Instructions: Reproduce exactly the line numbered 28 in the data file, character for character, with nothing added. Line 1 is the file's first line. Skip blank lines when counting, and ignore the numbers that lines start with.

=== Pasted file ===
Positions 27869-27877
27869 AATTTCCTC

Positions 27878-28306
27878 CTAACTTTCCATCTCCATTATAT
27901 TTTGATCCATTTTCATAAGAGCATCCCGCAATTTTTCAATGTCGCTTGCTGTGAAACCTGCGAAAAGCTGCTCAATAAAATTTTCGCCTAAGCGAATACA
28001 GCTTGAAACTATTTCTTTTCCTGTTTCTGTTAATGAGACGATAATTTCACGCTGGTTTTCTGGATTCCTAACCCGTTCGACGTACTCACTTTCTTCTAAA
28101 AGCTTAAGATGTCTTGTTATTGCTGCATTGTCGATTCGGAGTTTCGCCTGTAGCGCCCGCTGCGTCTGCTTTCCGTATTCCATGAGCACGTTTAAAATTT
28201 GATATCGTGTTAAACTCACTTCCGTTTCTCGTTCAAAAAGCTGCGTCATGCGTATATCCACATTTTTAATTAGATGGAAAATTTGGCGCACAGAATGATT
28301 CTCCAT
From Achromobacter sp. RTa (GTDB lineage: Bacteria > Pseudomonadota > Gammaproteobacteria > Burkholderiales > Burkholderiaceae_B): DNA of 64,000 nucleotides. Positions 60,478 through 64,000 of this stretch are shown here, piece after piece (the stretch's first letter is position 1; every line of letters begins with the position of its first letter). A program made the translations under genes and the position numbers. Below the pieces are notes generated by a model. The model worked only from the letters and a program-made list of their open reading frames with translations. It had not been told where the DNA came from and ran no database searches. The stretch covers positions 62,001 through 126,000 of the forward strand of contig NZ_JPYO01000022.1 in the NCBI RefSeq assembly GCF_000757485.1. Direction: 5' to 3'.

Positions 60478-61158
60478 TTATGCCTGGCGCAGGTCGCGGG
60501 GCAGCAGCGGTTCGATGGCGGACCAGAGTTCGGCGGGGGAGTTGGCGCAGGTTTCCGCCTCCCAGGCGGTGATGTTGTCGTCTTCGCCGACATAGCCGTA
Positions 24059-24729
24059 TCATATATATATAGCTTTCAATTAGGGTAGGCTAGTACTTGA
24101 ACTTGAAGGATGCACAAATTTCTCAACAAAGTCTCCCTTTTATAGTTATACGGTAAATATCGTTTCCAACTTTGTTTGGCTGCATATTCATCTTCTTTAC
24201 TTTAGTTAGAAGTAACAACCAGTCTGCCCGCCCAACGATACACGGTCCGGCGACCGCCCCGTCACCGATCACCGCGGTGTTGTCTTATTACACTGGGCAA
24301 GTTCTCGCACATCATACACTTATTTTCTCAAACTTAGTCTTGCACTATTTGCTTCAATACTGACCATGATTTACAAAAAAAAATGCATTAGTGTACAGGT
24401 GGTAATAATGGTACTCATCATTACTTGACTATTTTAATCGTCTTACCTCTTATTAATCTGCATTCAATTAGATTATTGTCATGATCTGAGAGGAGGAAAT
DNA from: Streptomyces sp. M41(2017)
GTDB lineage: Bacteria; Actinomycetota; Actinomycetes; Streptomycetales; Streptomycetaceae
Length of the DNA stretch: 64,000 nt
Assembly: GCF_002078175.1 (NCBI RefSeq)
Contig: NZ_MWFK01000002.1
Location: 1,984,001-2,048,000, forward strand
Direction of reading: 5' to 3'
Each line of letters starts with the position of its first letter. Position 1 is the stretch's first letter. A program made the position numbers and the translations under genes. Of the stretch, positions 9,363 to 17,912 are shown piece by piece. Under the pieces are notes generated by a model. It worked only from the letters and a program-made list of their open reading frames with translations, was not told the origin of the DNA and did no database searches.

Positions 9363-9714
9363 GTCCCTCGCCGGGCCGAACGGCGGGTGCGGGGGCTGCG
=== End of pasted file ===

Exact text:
Positions 9363-9714